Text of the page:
We would like to sincerely thank everyone who has contributed to The Office of Public Works. Since 2006 we have worked with the brightest and the best on the design and operation of venues, events and worthy causes. Together we have created an incredible platform for experimentation and taken action on the issues we feel really matter. Above all else it has been a lot of fun.
Situated in the centre of Melbourne's Chinatown, Section 8 is visitant to a 170m2 open air carpark. Placed within the allotment are two pre-frabricated shipping containers carefully organised to serve the operational requirements necessary to operate a city venue. By preserving much of the site's public character the space imposes no social etiquette except for those we place on each other.
Cockatoo Island, a UNESCO World Heritage Site, hosted the 16th Biennale of Sydney titled 'Revolutions – Forms That Turn'. Lead by international curator and writer Carolyn Christov-Bakargiev it achieved a record visitation of 436,150 people and featured 175 artists from 42 countries.
In association with Lean Productions we facilitated the opening night in both the design of the event space and the operation of food and beverage. Given the restraints of both the location and the timing we developed a concept that was logistically viable and in sympathy with its physical and historical context.
The 16th Biennale of Sydney was awarded Australian Event of the Year and Best Cultural or Arts Event at the 2009 Australian Event Awards.
In collaboration with the Powerhouse Museum, and as part of Sydney's annual design week, we were invited to help facilitate the event for our concept of an up-cycled clothing bar. As the event was themed 'tell us a story' we drew on the narrative of clothing, both loved and rejected.
Though we were unable to officially open the venue we did developed a collection of industrial products during this process. An alternative to clay bricks that capitalised upon discarded items of clothing was one of the many experimental prototypes that emerged from our office.
"A torsade is something that revolves around an axis. This geometry is founded on poetic freedom and promises security" - L. Bourgeois
After securing the lease in a 250m2 disused warehouse our client approached us with a brief that would reflect their personality and speak intimately to their experience of living in Paris. Citing Louise Bourgeois we returned to them with a concept that could translate the undertones of a feminine geometry into an experience befitting both their brief and culinary principles.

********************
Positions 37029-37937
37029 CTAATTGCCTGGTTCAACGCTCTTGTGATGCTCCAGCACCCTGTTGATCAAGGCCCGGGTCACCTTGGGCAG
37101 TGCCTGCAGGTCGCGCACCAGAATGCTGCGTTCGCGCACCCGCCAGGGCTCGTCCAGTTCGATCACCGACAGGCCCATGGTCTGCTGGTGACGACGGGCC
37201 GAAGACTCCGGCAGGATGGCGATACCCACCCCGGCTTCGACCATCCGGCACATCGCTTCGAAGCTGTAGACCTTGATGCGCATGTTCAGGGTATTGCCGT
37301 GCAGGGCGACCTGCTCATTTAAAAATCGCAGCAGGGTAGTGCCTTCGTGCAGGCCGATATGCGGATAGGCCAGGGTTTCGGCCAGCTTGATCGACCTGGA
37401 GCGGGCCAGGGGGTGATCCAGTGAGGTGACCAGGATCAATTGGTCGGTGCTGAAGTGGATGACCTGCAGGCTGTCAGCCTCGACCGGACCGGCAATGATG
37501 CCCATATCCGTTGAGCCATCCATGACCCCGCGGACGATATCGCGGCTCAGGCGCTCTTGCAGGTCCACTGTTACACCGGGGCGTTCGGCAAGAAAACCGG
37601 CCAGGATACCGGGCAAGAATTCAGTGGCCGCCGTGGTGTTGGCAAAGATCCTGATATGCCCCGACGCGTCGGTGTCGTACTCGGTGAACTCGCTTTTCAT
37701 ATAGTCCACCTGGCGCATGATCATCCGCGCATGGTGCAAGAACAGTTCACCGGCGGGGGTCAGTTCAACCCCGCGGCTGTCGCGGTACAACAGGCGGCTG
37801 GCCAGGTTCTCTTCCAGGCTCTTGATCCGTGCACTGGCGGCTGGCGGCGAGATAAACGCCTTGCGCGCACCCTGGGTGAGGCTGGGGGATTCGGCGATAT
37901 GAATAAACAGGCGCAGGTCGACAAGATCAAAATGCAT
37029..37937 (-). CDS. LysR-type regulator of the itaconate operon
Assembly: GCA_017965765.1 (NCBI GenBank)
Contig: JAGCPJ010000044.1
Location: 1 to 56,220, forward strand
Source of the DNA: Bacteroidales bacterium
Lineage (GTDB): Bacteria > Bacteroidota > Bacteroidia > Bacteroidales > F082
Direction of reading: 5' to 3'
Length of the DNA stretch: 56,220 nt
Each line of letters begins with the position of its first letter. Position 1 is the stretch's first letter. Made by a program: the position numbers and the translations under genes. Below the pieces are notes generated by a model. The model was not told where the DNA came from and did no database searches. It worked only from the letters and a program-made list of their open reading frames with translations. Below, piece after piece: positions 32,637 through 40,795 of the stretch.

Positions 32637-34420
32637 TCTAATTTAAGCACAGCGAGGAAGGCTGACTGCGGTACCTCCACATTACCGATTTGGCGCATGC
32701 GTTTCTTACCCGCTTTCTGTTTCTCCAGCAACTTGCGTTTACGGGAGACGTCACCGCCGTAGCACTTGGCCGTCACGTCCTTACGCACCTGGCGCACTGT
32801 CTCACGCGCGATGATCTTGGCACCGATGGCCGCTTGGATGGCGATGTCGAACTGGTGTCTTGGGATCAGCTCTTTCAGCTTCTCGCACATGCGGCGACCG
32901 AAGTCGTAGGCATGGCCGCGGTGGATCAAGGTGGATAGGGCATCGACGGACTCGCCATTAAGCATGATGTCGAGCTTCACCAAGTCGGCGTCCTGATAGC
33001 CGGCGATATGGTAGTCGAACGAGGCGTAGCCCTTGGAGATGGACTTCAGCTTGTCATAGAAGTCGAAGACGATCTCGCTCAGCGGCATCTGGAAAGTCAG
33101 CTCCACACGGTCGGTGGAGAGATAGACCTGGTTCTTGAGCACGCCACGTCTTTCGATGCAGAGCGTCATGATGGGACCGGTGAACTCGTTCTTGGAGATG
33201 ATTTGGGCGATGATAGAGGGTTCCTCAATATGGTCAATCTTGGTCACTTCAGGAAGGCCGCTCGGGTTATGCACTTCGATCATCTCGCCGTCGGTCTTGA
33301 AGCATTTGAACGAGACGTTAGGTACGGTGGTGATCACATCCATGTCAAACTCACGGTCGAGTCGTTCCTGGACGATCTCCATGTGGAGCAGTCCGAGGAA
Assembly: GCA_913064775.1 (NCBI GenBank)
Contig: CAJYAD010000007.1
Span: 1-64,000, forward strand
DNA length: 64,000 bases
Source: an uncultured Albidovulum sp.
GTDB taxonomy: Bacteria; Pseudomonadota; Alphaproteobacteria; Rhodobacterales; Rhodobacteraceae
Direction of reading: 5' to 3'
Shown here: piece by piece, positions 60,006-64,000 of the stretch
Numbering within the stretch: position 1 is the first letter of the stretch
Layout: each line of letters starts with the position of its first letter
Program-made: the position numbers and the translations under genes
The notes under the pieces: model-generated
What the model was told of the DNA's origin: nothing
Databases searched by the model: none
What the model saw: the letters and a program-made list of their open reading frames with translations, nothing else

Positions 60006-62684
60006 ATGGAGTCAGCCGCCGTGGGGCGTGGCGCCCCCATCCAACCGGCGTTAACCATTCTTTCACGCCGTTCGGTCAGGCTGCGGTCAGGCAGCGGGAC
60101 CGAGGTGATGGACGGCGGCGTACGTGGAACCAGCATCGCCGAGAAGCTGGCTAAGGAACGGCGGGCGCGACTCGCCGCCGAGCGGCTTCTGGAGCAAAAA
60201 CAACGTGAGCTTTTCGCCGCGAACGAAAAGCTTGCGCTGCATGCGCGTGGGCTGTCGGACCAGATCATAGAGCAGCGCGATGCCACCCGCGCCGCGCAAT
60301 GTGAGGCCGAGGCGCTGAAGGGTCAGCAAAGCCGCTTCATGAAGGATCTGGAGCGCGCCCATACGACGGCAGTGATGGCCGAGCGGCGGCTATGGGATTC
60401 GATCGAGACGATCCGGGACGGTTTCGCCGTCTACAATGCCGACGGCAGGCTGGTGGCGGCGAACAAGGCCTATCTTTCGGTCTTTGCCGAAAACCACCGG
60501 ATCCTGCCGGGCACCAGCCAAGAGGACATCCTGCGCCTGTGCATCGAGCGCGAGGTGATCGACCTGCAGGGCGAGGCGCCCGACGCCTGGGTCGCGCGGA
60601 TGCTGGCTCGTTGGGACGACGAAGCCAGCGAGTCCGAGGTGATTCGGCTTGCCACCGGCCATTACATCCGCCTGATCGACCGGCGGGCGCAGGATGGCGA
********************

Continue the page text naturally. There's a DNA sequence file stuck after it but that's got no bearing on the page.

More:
Though we were not awarded this project we were pleased to see the strongest elements of our design carried through to construction by a competing firm.
Built in one of Melbourne's oldest standing buildings our design process followed the plot of the surrealist novel Ferdydurke in which we began with a matured concept only to have it slowly revert into its infancy. This 'process in reverse' forced our initial design intent from a single gestured aesthetic into a bar of multiple personalities.
At 12:51pm on the 22nd of February 2011 Christchurch was rocked by a 6.3 magnituded earthquake that killed 185 people and caused significant damage to the central city and eastern suburbs. As a neighbouring country we saw an opportunity for our office to contribute to the relief program. We signed the following acts to play at Birrarung Marr with the proceeds forwarded to the appeal:
Mi-Sex (NZ), Mike Rudd (ex Spectrum), Angie Hart & Blood Red Bird, Julia Deans (ex Fur Patrol) (NZ), Lotek, Clairy Browne & The Bangin’ Rackettes, Vince Peach, Dave Larkin Band, Spencer P Jones (NZ), The Council (NZ), Side Show Brides, Radio Star, The Wellingtons, Cash Savage, Pets with Pets (NZ), Polar Disco, Engine Three Seven, Vaudeville Smash, Massive Hip Hop Choir, Cherrywood and MC Jon Von Goes (Triple R).
Given the diverse demographic we set out to design a bar that could cater to family friendly day time trade and a live venue during the later hours. This was achieved by a combination of screening and the careful arrangement of the bar that created multiple environments within venue. Since opening we have observed the adaptability of this space to be more inclusive to the community.
We were approached by our client with the prospect of relocating their school for investment banking to within the education precinct on Geelong's waterfront. Totalling 8000m2 over four floors the historic Denny Lascelles Wool Store, erected for C J Dennys and Co. Woolbrokers in 1872, presented itself as a significant cultural artefact to Geelongs industrial history. From our first site visit we immediately recognised the sensitive qualities already inherent in the wool store. We therefore concentrated on the careful insertion of a school that could continually expand and contract relative to its student population whilst protecting the integrity of the existing building beyond the proposed program.